WASHINGTON — Two more members of the far-right Oath Keepers militant group are set to be sentenced on Thursday for seditious conspiracy and other crimes arising from the Jan. 6, 2021, attack on the U.S. Capitol by then-President Donald Trump’s supporters.
Federal prosecutors are asking U.S. District Judge Amit Mehta to sentence Roberto Minuta and Edward Vallejo to 17 years in prison each after they were convicted in January alongside two other Oath Keepers members.
If the judge follows that recommendation, those would be the second-longest sentences for any of the 1,000-plus people charged in the Capitol attack that was intended to block Congress from certifying Democrat Joe Biden’s November 2020 election victory over the Republican Trump.
Oath Keepers founder Stewart Rhodes, convicted in November of seditious conspiracy and other charges, was sentenced by Mehta last week to 18 years in prison, the longest of any of the sentences. Three co-defendants of Rhodes were given between four and 12 years in prison. Two of those three were acquitted of seditious conspiracy – is a felony charge involving attempting “to overthrow, put down or to destroy by force the government of the United States” – but convicted on other felony counts.
Minuta, who provided a security detail to Trump ally Roger Stone during political rallies on the day of the attack, entered the Capitol with other Oath Keepers and, according to prosecutors, pushed past police officers while screaming obscene language.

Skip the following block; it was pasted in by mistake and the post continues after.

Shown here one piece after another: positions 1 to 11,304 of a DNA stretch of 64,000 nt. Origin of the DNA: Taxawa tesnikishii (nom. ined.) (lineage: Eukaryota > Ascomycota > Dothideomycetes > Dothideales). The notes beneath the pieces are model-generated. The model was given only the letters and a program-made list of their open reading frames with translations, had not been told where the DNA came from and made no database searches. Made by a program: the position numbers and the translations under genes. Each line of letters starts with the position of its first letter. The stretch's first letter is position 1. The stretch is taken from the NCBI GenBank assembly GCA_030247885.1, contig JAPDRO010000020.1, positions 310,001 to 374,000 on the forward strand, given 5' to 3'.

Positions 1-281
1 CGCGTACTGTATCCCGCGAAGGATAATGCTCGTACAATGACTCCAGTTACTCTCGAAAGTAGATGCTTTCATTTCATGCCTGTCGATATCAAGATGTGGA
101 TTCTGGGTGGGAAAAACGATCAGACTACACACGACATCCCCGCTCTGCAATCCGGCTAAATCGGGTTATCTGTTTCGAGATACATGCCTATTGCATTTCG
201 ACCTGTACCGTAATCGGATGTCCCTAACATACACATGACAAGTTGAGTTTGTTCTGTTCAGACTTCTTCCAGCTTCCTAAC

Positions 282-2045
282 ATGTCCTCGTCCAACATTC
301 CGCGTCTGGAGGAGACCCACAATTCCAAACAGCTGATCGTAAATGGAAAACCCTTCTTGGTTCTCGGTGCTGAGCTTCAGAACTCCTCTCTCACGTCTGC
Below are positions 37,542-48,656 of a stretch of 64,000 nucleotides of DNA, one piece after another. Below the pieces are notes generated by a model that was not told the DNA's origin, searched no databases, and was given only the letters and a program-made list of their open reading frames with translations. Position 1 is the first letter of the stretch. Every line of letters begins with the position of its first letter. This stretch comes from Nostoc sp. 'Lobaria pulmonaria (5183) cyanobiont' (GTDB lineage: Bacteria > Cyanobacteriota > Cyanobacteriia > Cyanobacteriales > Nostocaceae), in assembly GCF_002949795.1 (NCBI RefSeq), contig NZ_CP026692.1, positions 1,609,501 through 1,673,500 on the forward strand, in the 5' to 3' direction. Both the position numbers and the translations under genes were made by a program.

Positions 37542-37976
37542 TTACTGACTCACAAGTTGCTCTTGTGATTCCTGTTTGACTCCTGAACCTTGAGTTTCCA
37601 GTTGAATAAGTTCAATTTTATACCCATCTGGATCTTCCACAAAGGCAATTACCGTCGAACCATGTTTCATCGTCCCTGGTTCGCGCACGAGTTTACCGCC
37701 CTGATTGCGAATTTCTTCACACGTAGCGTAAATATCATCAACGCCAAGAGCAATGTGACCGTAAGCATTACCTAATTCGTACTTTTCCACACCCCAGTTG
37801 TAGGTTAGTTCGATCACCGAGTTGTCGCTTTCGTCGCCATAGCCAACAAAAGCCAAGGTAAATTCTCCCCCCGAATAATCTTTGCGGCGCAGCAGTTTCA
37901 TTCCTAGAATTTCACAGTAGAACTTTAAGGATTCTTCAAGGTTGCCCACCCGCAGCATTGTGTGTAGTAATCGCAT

In their sentencing memo, prosecutors said Minuta has failed to accept responsibility and has “continued to spread lies and sow distrust in the criminal investigation” by referring to himself and other Jan. 6 defendants as “political prisoners.”
Vallejo was not at the Capitol on the day of the attack. Prosecutors said he stayed at a suburban Virginia hotel where the Oath Keepers had staged a “quick reaction force” and stashed firearms to be quickly ferried into Washington if needed.
Attorneys for Minuta and Vallejo are expected to tell the judge on Thursday that the evidence against their clients was thin and did not justify the stiff sentences the prosecution is recommending.
“The government’s sentencing statement is a farce,” Minuta’s attorney William Shipley wrote in his sentencing memo to the judge.
Matthew Peed, Vallejo’s attorney, intends to ask the judge to give his client no more time incarcerated beyond the amount he already has served.
Peed sought to shift blame to Trump, who during a speech to supporters shortly before the riot repeated his false claims that the election had been stolen from him through widespread voting fraud and urged them to march on the Capitol and “fight like hell.”
“The tragedy of January 6 is that hundreds of lifelong law-abiding people like Edward Vallejo were lied to by the sitting president and told that the certification was an orchestrated assault on our democracy,” Peed wrote.
“The people who broke the law that day were not al Qaeda members bombing the World Trade Center or even ‘traitors’ who consciously chose to attack democracy rather than accept that they validly lost. They were patriotic Americans who believed wrongly – very wrongly – that they were defending democracy against corrupt officials,” Peed added.
Joseph Hackett and David Moerschel, co-defendants in the trial in which Minuta and Vallejo were convicted – are due to be sentenced on Friday. They too were convicted of seditious conspiracy and other crimes. The prosecution has recommended a sentence of 12 years in prison for Hackett and 10 for Moerschel.
(Reporting by Sarah N. Lynch; Editing by Will Dunham)